Legally, there is not much difference as both are valid in England and Wales. Practically, the difference lies in how your wealth is to be distributed and who your heirs are. In an Islamic Will your wealth is distributed in accordance with the Qur’an and Sunnah to your closest relatives. In a normal Will you choose your heirs and how your wealth is to be distributed. Therefore, it is important that the person drafting your Islamic Will is well versed in the intricacies of Islamic laws of inheritance.

Any Muslim of 18 years or over can make a Will as long as you are of sound mind and knowledge – in other words you understand what you are doing and why.

The Qu’ran outlines the Islamic laws of inheritance. The basic principles can be summarised as follows:-

  • All debts and expenses, including funeral and burial expenses are paid out first together with any ‘obligations to Allah’ such as unpaid zakah, mahr (bridal money) and kafarah (compensation for omitted acts of worship). What remains is your ‘estate’.
  • Your estate is divided amongst your closest relatives, namely your parents, spouse, and children, according to the shares fixed in the Qur’an. In the absence of the closest relatives, the more distant relatives such as siblings and grandparents will then be entitled to fixed shares. Please note that if your family consists of non Muslims then they are not entitled to the shares fixed in the Qu’ran. The Sunnah of our beloved Prophet Muhammad (peace be upon him) provides that non Muslims cannot inherit from a Muslim. However, please see below.
  • Up to a maximum of a 1/3rd of your estate can be given as gifts to anyone of your choice. Because of the pecking order of the heirs you may wish to bequest out of your 1/3rd to distant relatives and/or charities. Although non believers cannot inherit from Muslims, you are allowed to leave them a gift. So this 1/3rd gift allowance may be beneficial if you have non Muslim parents or relatives.

The Islamic law of inheritance is outlined in Surah An-Nisa of the Qur’an. As long as there is a male heir, namely father, son or full brother, then there are no differences of opinion between the four main schools of thought. Therefore our Wills, insha’Allah, are acceptable to the majority of Muslims. However, if you have no living male heirs then please contact us to discuss the options available to you.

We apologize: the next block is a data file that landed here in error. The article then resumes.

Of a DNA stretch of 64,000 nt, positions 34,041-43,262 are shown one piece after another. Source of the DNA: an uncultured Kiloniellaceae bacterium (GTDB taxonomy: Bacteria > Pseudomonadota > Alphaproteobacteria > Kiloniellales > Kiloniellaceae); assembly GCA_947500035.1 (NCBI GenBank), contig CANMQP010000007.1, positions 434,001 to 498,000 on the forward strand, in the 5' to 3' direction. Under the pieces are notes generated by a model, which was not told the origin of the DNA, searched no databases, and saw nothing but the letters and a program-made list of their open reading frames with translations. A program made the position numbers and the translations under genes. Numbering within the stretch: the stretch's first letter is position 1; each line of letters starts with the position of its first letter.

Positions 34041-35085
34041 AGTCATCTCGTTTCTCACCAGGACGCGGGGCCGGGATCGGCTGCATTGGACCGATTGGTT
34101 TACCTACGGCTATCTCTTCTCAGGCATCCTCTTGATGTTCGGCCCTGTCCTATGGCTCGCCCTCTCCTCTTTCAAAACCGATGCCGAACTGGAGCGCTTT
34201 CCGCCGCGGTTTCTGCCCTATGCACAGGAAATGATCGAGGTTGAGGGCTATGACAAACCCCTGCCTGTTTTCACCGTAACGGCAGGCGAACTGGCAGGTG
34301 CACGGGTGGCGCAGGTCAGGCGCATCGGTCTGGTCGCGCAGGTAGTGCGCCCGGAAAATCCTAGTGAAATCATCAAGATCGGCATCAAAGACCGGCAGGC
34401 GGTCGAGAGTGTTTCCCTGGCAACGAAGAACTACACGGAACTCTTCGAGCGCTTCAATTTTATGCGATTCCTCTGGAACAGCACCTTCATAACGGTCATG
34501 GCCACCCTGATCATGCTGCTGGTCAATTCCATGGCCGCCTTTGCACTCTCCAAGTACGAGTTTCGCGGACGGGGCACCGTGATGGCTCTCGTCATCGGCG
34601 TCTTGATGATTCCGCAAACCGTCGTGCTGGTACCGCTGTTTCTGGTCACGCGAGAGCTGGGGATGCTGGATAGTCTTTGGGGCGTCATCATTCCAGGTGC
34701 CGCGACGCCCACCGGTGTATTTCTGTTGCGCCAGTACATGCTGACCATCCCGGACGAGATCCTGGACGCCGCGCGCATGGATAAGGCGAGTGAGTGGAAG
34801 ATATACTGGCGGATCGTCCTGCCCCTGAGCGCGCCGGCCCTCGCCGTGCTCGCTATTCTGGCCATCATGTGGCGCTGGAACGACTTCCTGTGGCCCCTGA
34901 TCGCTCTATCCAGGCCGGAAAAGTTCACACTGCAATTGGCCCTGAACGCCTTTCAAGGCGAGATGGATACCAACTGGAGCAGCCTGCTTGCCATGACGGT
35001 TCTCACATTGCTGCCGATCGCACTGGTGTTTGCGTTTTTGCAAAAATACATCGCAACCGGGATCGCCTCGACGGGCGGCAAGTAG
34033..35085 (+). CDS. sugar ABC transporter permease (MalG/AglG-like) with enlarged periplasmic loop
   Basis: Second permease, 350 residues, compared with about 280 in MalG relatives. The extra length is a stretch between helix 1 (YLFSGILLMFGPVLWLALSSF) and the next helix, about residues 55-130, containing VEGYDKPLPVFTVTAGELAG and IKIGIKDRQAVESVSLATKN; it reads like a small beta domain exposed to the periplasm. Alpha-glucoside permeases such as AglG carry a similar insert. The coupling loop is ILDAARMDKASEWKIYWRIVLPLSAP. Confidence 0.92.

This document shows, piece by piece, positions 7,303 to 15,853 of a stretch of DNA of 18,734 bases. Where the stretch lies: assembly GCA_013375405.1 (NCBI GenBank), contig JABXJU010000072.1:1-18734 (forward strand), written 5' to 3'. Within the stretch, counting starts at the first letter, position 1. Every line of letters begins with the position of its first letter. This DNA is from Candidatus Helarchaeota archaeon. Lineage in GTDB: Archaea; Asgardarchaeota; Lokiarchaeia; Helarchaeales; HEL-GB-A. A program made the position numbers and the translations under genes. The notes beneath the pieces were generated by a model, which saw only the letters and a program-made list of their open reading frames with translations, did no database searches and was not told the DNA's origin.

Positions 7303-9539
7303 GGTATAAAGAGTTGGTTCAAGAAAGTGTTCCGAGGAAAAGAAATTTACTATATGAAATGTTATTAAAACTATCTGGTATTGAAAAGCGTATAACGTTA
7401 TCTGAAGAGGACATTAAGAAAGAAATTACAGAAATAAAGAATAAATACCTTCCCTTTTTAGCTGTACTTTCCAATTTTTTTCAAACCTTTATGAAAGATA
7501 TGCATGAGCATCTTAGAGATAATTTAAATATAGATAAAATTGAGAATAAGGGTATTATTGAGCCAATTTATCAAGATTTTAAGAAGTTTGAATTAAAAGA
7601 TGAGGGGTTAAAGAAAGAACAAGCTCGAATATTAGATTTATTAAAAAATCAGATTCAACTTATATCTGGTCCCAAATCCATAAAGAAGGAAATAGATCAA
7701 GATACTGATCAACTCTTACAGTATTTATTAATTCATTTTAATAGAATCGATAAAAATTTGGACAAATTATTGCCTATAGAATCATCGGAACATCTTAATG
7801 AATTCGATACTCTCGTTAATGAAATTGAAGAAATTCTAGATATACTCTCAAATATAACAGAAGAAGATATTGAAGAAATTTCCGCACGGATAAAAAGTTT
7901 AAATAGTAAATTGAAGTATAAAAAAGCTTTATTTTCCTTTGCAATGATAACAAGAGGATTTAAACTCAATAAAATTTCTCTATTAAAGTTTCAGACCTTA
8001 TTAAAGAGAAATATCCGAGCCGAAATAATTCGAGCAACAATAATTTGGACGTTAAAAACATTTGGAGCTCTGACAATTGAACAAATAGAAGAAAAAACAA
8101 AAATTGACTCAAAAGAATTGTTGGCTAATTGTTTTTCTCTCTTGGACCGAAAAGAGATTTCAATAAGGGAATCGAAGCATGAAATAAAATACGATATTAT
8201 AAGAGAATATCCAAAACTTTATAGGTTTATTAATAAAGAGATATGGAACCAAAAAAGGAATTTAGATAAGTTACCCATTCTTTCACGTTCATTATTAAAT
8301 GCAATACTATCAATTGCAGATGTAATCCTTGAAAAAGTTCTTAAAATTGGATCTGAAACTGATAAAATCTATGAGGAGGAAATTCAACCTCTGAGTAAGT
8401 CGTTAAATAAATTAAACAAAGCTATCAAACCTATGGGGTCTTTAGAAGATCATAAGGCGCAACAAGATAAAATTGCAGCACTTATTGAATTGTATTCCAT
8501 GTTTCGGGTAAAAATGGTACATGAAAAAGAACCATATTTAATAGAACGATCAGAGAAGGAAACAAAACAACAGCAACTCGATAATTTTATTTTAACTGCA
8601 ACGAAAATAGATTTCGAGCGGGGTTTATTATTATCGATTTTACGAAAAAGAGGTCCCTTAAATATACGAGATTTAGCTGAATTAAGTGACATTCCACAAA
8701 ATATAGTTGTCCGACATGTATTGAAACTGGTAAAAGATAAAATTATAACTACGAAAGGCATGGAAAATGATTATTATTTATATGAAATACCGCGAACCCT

It is important to consider and decide on the following before making your Will:

Who to appoint as your Executor(s). Executors are persons appointed by you to effectively be your representatives after death. It is important to appoint trustworthy and reliable individuals as they will be responsible for administering your estate and carrying out the provisions of your Will. This typically involves valuing your estate, paying out any debts, expenses and tax, dealing with the probate courts and ultimately distributing your wealth in accordance with your Will.

Who to appoint as your Guardian(s). If you have young children you should appoint Guardians in the event that both parents die before they reach the age of 18. You should choose a couple who you trust and who can offer the best care for your children and are able to give them Islamic teachings you approve of. It is particularly significant if you have non-Muslim relatives and want your children to be raised as Muslims.

Any gifts or charitable donations you would like to make. You can leave up to a maximum of 1/3rd of your estate to those not entitled to a Qu’ranic share. It is very important to note that The Inheritance (Provisions for family and Dependants) Act 1975 enables certain people to make a claim for a provision out of your estate after your death. Therefore, you should consider making a gift to people who are financially dependent upon you but are not automatically entitled to a share according to the Qu’ran. For example, illegitimate, step and adopted children have the same rights of inheritance under English law but not under Islamic law. They would be entitled to make a claim should no provision be made for them.